Canadian powersport company Taiga are back in the e-mobility game with the reveal of the Orca electric personal watercraft — and they’re not the only ones doing it. The days of silent, zero emission lakeside fun might be closer than we thought.
Personal watercraft, known to most by the Kawasaki-owned moniker Jet Ski, are a common sight on waterfronts worldwide. To their dedicated fans they’re an adventurous hobby, but to many others they’re seen as a loud and toxic nuisance. Can electric mobility end the controversy for this waterborne icon?
Canadian powersports maker Taiga certainly think so. The company that built the world’s first electric snowmobile have dipped their toes into the water today with the reveal of the Orca e-PWC (that’s the acronym we’re going with).
Onlookers on the Toronto harbourfront were the first to see the Orca in its first public appearance before launching next year. The 134 kW (180 hp) machine is Taiga’s first PWC, and they’re betting the perks of electric mobility will be a draw for powersport fans and a solution to many of the sport’s criticisms.
The pollution problem
It’s no secret that PWCs are a divisive topic for lake- and ocean-front residents. They’re among the highest polluting of any type of vehicle sold today. Two-stroke engines dump up to 30% of their fuel straight into the water. Even four-stroke alternatives still emit significantly more micropollutants than most modern vehicles.
PWCs were banned from US national parks in 2002 and many Australian states and parks soon followed with their own bans, citing pollution concerns and public outcry. Tourist areas have long been wary of allowing PWCs; even without pollution they still cause significant noise disruption for those seeking a peaceful waterside getaway.
Meet the Orca
Thankfully for PWC proponents, these are exactly the issues Taiga have set out to fix with the Orca. The all-electric model is based on the same platform Taiga is using for their e-snowmobiles revealed earlier this year.
If snowmobiles can go electric, anything can
And it looks set to share the high performance characteristics of its alpine peers. The Orca weighs in at less than 600 lbs (~272 kgs) and has a 104 km/h top speed with instant torque delivery (unlike any combustion competition). It boasts a full carbon fibre body, a floating seat design, and the lowest centre of gravity of any PWC on the market. Skeptics can hardly argue it’s short on fun.
Taiga have also worked to maximise luxury and convenience for owners. A handlebar-mounted digital display is host to GPS, WiFi, and Bluetooth functionality, with integrated sensors to check water temp, cameras, and sonar. Intermittent riders can also rest easy knowing the Orca can wait up to 5 years unplugged thanks to automated periodic system checks. A 23 kWh battery delivers up to 2 hours ride time with access to all varieties of EV charging including AC and DC fast charging.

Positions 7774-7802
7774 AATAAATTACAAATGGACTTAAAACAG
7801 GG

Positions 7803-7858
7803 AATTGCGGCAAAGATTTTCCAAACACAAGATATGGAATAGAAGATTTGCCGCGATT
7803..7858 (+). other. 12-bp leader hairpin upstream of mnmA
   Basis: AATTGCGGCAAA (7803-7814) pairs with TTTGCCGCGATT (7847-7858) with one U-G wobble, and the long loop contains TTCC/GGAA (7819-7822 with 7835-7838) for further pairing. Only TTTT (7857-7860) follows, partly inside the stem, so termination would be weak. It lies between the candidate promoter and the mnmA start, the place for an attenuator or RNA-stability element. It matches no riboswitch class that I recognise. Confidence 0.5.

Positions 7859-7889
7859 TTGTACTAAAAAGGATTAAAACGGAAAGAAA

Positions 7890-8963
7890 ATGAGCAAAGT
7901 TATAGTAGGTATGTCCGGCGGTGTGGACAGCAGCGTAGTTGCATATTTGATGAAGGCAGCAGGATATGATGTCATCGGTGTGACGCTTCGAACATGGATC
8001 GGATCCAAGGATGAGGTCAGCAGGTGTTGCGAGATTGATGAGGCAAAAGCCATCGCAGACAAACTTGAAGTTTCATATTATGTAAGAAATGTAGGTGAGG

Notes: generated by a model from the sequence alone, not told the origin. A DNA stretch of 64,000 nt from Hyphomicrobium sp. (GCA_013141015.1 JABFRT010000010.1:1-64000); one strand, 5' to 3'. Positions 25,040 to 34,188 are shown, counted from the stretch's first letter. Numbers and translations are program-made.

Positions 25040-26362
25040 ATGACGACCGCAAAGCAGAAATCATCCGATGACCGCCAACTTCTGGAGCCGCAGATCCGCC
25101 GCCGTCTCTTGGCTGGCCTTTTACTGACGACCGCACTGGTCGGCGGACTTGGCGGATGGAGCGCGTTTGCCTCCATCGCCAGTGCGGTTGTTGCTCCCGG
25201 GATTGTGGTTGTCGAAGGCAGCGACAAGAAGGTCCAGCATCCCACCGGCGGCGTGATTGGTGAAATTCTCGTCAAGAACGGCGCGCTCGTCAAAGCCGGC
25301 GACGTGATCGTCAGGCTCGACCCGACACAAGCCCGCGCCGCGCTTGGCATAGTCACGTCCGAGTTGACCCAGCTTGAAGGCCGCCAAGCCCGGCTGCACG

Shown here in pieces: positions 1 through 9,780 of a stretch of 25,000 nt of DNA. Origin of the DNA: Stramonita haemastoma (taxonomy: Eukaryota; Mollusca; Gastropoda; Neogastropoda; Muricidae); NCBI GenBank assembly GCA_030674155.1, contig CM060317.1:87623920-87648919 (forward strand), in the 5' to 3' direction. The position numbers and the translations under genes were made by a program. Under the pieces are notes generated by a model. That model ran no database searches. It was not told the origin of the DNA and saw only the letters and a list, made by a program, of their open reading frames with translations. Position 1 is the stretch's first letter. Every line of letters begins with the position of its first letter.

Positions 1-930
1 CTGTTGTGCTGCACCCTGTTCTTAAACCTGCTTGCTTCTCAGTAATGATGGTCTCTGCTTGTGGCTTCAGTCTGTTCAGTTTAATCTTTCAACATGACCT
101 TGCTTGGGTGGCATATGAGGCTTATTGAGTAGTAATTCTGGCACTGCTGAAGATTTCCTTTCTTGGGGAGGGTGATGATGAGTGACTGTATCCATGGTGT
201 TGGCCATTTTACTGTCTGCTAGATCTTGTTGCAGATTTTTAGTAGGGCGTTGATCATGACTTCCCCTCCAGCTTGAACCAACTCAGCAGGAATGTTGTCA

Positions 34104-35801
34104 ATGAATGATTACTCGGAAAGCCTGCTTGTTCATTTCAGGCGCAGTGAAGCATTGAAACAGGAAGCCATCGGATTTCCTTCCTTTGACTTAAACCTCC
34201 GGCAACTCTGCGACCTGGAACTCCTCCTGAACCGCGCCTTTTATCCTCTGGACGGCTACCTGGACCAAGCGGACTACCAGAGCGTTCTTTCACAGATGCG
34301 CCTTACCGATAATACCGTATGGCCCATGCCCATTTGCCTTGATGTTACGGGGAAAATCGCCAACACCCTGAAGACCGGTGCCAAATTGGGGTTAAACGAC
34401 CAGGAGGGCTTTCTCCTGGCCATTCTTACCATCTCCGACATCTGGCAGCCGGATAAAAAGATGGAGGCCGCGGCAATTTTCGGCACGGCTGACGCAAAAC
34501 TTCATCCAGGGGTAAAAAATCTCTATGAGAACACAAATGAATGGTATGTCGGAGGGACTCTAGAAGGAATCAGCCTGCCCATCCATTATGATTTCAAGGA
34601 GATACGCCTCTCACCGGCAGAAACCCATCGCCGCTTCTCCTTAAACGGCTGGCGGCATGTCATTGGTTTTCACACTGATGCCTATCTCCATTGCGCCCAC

But all this doesn’t come cheap — or with worldwide availability. Taiga will be delivering 100 units of the Founder’s Edition Orca to European and North American customers next year for a hefty $28,000 USD (~$41,000 AUD), with 400 standard models to follow at $24,000 USD (~35,000 AUD). Certainly not cheap, but Taiga have indicated plans to extend their range in the coming years with models below $14,000 (~$20,500 AUD).
Electrifying Aussie watersport
All the progress of e-PWC technology isn’t worth much for us if Australians can’t buy the models — or afford them when they arrive. Electric truckmaker Nikola Motors have revealed their own e-PWC: the WAV. They have yet to provide many details for the new model, but their online platform is allowing reservations from Australia.
And our own engineers haven’t slept on the idea, either. In 2015 a team from the University of Western Australia debuted the country’s first e-PWC as part of an ongoing project on electric mobility. You can see the prototype in action below.
By 2019 the same team had partnered with Perth-based startup Electro.Aero to produce the world’s first electric hydrofoil PWC. Hydrofoils use wing-like ‘foils’ that raise the craft out of the water as it gains speed. The result of their work is the WaveFlyer.
A new world for watersport?
It’s early days for the electric PWC. If you’re a powersport pioneer with a weighty wallet you might get your hands on one in the next couple of years; the rest of us will likely be waiting up to a decade before affordable options reach Australian buyers..
This can mostly be attributed to the relatively small market for leisure watersports as a whole. Even then, it might be an uphill battle for fans wanting to ride their new e-PWCs on public water. The restrictions on PWCs are unlikely to be lifted until the benefits of e-mobility becomes clear: no noise, no pollution — and there is enough will to push for their reintegration into public spaces.
So while this might not be the biggest news for PWC fans in 2019, it does represent a valuable step forward in bringing electric tech to the space. Just as snowmobiles, motorbikes, bicycles and scooters have before them, PWCs will stand to benefit hugely from the shift away from combustion.